Why We Love It: Reckoning is a searing and brutally honest memoir that takes us on the life journey of one of Australia’s best-loved entertainers, as well as on a mesmerising journey through the twentieth century.
Magda Szubanski’s autobiography takes us right back to her roots. Her father is the Polish ‘assassin’, who fought in the Polish resistance against the Nazi occupation in Second World War. Her mother is from a working class Scottish background with Irish Catholic roots. After her father meets Szubanski’s mother, they settle in the north of England where Magda is born, before emigrating to Australia.
Growing up in an outer Melbourne suburb, the half Polish, half Scottish child with an English accent never quite fits in. Her anecdotes from early childhood through her schooldays are by turns funny and deeply poignant. She describes in compelling detail her attraction to the rites of Catholicism, her struggle for acceptance at convent school in Melbourne, her hilarious attempts to be one of Melbourne’s ‘sharpies’, and her dawning sexuality.
At university, she becomes engaged in feminist and left wing ideology but like her father, sometimes feels trapped by ideology too – what her father call distrust “of the ism’s”. Then there’s her increasing fame – on the one hand she admits to getting a buzz out of it; on the other, she is thoroughly terrified by it. She humbly credits some of her early success in television with being in the right time and right place – Melbourne in the 80s – when she was a key player in shows like D-Generation and Fast Forward. There are the crucial turning points – meeting other Melbourne comedy icons such as Jane Turner and Gina Riley that ultimately led to her most memorable role, that of the loveable Sharon Strzelecki in Kath and Kim. She recalls a visit to Hollywood after the success of the movie Babe and how she fears she woud have lost herself if she had settled there.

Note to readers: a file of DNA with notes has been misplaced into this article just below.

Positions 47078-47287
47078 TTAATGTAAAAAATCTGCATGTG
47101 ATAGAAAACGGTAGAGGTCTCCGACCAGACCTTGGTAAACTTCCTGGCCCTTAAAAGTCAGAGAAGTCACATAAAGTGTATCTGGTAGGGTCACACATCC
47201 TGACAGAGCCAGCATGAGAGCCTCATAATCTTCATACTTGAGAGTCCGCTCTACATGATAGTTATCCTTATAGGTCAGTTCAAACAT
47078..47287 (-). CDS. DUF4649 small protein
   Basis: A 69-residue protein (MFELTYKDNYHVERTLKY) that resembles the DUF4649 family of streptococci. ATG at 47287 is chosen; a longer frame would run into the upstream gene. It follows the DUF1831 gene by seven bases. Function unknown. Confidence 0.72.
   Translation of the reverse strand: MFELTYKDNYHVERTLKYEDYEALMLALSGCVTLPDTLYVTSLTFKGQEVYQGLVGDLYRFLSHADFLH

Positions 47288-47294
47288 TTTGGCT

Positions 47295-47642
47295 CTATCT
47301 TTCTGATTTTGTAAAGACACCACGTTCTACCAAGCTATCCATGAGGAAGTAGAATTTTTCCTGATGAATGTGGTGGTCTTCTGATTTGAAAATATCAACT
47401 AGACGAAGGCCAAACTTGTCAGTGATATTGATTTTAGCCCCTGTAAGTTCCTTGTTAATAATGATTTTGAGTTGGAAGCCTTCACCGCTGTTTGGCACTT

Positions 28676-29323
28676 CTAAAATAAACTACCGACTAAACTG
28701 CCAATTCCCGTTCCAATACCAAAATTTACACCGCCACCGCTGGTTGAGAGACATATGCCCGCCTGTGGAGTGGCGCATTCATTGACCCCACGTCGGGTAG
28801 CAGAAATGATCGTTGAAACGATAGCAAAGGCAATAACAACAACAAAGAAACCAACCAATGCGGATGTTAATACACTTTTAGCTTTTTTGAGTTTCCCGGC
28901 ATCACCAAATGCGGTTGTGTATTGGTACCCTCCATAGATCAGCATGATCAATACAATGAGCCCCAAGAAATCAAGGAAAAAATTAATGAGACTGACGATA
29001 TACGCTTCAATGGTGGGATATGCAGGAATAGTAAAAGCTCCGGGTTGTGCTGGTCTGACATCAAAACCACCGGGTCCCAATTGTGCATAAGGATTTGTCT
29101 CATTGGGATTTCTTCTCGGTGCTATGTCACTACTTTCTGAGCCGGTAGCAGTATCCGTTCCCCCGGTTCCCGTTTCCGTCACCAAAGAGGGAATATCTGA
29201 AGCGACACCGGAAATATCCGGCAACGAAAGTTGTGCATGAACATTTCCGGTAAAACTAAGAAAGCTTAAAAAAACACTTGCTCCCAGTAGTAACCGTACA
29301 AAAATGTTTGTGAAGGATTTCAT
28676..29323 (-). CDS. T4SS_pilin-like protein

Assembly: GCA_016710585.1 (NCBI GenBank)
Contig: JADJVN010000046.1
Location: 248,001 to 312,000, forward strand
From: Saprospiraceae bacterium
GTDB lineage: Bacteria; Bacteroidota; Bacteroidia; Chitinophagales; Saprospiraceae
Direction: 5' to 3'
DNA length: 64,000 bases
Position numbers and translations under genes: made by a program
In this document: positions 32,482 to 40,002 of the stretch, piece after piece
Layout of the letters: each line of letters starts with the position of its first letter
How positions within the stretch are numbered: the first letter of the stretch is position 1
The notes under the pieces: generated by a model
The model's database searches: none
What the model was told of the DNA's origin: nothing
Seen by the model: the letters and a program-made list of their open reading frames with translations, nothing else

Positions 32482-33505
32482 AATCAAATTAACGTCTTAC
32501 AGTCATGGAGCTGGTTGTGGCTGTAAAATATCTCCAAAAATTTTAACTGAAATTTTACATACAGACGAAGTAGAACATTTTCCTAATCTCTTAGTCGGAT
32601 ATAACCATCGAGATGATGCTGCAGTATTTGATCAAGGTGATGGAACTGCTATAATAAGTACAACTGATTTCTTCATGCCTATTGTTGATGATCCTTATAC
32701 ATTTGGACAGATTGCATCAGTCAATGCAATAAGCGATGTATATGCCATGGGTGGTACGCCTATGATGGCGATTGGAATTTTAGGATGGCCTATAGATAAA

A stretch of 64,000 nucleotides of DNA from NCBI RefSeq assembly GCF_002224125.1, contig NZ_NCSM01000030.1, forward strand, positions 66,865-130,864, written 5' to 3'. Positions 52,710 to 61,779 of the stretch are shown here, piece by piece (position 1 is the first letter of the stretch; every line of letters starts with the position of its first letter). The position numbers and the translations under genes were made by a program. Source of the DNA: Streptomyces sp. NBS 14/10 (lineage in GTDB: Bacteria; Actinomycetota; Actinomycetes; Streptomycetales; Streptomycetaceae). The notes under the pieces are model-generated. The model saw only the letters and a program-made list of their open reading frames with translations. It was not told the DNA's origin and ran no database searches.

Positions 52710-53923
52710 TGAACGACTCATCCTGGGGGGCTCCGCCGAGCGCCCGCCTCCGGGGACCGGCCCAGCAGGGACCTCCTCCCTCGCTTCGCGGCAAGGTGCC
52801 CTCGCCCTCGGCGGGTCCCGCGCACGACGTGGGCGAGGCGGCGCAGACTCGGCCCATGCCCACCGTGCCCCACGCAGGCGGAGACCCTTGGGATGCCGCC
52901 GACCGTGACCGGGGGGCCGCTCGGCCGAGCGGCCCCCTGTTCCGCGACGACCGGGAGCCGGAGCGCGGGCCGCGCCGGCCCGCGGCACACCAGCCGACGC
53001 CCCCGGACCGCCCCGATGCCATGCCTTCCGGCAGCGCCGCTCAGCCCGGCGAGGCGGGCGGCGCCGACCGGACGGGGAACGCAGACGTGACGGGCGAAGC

This is all the time intertwined with her relationship with her father and her struggle to accept what he did in the war, as well as the wider issue of how the Polish people acted during the Holocaust. It’s such an intimate and honest autobiography we become absorbed in her life and her questioning. At times, we fall in love with her funny, flinty Scottish mother and her sometimes difficult father. When her father left Poland he never saw his parents again, but later he tells Magda he never grieved for them. His emotion has been sealed away. He lives a life of fierce competition, obsessed with tennis, and intent on making sure his youngest child Magda doesn’t waste her brain.
She recounts without self-pity her battles with depressive feelings, her struggle with her sexuality and iher fear of coming out. The build-up to telling her parents that she is gay is compelling and the outcome is tear-jerking.
This is an engaging and soul-searching memoir, one that hooks us from the word go and is as page turning as any great fiction. It’s a deep and meaningful, often funny, book of family, morality and destiny. We get the feeling this won’t be the last we will hear from Magda Szubanski, the writer.